Secondly the selection process for some of the disciplines was not to par. This was especially so in athletics (marathon) and where elite athletes gave the Games a pass. Given the shift from August to April, the disruption on the athletics calendar was not taken well by a number of seasoned runners (and their agents). Other disciplines such as squash, shooting and archery were reduced to hand-picking of participants by officials.
Third, reduced corporate sponsorship and Government dependence. While the overall role of the team is to represent the country on national duty, there was little to no corporate sponsorship or support. Sports associations have not endeared themselves to local corporate firms and most have become indifferent to demands for sponsorship. Lack of accountability and transparency in use of secured funds plays a major role in this. Little to no use of funds for developmental purposes has affected most sporting disciplines.
Fourth, no sense of national pride and duty. Majority of athletes going to international events in the last couple of years have become disillusioned with doing duty for the country. Delayed allowances, bonuses, poor handling at athletes’ village and no sense of national recognition has meant athletes giving the Games a wide berth. Where were the Rudishas, Kipchoges and Kiplagats? Is it the agents’ to blame or our national officials lack of commitment to the cause?
Fifth, promoting and featuring our sports athletes on both traditional and social media. While not all of the athletes may have been featured, the national officials of the respective sports disciplines sent to Australia would have been propped up. The team had no less than 15 disciplines represented! What would it hurt to have the captains or favourites of say athletics, archery, boxing, cycling, swimming and weightlifting featured and social media presence enhanced? The prominence this would have had on their respective sports and also the athletes’ brands would have been a dollar notch higher.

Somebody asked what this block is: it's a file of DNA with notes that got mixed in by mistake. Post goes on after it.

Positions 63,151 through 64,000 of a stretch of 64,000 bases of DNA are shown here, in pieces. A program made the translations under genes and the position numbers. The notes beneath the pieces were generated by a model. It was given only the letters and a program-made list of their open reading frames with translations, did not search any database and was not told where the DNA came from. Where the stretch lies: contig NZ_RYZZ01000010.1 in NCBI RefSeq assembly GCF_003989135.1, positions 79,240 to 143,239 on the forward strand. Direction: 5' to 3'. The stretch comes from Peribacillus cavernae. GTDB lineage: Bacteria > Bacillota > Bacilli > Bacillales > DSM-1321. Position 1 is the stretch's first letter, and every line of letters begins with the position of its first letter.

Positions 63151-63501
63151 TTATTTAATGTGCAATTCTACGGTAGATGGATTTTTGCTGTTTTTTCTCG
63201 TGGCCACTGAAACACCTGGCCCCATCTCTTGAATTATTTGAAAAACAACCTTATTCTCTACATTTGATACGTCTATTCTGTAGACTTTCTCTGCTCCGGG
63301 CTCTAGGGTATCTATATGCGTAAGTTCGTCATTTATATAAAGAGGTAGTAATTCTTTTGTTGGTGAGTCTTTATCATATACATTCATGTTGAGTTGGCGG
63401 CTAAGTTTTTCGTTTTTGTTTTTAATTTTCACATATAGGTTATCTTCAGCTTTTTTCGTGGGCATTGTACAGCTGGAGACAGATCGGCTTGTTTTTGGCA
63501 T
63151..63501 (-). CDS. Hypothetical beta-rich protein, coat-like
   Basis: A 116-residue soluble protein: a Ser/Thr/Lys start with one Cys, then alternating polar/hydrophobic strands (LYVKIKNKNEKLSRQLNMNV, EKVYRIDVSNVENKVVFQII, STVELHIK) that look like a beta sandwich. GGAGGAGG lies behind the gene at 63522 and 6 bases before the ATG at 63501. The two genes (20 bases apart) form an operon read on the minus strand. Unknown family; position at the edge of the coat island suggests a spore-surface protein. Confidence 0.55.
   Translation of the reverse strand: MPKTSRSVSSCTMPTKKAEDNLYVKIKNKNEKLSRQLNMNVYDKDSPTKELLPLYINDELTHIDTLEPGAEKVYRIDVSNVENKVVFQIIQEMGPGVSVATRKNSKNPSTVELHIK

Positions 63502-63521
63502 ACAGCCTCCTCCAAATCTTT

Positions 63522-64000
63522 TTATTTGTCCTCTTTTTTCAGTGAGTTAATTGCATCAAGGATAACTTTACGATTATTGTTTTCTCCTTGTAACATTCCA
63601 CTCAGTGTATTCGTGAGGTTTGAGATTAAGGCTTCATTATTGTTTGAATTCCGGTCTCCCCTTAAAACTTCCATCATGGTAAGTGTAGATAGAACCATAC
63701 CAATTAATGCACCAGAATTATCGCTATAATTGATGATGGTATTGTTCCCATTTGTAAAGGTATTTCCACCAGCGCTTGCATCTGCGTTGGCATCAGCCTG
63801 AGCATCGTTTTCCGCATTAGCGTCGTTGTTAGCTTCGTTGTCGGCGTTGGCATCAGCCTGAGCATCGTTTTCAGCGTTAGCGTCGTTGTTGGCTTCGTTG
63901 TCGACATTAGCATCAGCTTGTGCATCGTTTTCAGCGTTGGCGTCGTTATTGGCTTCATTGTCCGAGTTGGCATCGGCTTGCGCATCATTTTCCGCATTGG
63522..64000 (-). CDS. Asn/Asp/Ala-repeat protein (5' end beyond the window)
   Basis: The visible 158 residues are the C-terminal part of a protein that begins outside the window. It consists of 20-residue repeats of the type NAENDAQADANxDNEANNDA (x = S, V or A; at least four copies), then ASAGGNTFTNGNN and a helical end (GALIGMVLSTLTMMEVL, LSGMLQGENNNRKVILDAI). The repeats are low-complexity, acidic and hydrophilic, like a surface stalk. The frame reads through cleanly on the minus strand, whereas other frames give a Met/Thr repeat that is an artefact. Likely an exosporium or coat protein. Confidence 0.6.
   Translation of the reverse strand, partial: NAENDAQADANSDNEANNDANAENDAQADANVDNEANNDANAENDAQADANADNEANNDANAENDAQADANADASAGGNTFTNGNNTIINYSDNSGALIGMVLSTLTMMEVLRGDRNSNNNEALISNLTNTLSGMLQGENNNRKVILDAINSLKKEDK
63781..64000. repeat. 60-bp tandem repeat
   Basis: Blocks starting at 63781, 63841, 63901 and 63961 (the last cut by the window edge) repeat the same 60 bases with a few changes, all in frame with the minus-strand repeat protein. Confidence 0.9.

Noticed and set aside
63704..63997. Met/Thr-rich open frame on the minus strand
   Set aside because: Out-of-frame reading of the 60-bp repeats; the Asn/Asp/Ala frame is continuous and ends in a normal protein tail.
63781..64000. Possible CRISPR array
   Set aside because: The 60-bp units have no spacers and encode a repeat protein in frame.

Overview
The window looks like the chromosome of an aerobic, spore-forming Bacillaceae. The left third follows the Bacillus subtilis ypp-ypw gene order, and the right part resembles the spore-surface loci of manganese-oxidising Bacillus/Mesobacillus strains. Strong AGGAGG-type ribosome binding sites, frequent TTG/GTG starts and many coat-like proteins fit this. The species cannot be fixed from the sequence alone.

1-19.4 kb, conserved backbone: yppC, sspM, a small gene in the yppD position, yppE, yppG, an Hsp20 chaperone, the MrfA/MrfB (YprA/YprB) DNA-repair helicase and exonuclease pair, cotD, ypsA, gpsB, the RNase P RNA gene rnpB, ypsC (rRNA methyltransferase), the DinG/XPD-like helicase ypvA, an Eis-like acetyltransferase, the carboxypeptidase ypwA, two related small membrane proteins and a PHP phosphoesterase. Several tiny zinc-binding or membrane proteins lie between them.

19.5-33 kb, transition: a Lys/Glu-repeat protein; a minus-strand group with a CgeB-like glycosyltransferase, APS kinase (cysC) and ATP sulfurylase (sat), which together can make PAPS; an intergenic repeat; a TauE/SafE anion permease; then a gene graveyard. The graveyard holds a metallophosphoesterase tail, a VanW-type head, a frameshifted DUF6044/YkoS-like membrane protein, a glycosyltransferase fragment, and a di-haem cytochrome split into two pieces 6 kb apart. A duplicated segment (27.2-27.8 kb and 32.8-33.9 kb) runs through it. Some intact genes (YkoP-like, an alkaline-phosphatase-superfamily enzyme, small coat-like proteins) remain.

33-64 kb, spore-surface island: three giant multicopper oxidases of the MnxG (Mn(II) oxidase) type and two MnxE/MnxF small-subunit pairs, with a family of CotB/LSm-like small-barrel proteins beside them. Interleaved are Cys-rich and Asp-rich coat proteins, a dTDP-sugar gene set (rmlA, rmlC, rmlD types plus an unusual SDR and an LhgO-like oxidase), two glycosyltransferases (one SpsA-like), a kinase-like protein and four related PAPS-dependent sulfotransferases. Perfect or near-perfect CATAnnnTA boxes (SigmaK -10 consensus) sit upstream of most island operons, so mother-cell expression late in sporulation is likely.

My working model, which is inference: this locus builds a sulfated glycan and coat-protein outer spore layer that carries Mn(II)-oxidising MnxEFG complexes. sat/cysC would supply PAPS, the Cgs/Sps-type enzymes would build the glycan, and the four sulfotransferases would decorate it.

The GoK has been shouting ultimatums to sports officials for the longest time. It’s time they acted on their words. If a sports association doesn’t provide a full account of its participation and corrective measures, there’s good enough reason to send them home. Lock a few and banish others for life. We have seen it happen at FIFA and IOC, I don’t see why Kenyan sports should be held ransom by a few individuals and their selfish motives.
Sports associations need not be run like kiosks and personal fiefdoms for rewarding mediocrity. If the sport discipline doesn’t provide a viable youth development and business case to the Ministry of Sport and soon-to-launched National Sports Lottery, it can kiss any other support goodbye.
Competitive leagues – national and county levels. These are already happening in some team sports such as football. However there is no cohesive effort from the national associations and branch level activities. Even worse is the disconnect between sports associations and county governments where each should be leveraging the others capabilities to muster community support and the other utilizing county funds to develop infrastructure at the lower levels.
National selection and preparation – a deliberate effort must be made in future selection and preparation of our national teams. Beyond the national trials for such sports as athletics, historical data and scientific training practices need to be incorporated in preparing our athletes. Some of the disciplines such as rugby are making these steps. It ought to be a collective effort across all sporting disciplines represented at any multi-sports event – be it the All-Africa Games and Olympics.
Interesting Facts about CWG2018:
#There was an equal number of events for both men and women medals awarded.
#Gold Coast 2018 incorporated the para-athletes to see a complete Games as opposed to separate Games as Olympics and Paralympics – 7 para-sports and 18 sports disciplines
#Gold Coast was the 5th Australian city to host the Games after Sydney, 1938; Perth, 1962; Brisbane, 1982 and Melbourne 2006.
For more reading on Kenya’s performance at the 2018 Commonwealth Games, check these links below:
- Gold Coast was a terrible, unpatriotic outing – Elias Makori – Daily Nation
- Optimism, despair and relief for Team Kenya – Kimathi Kamau – The Standard
- Why Kenya disappointed in Gold Coast – James Magayi – The People Daily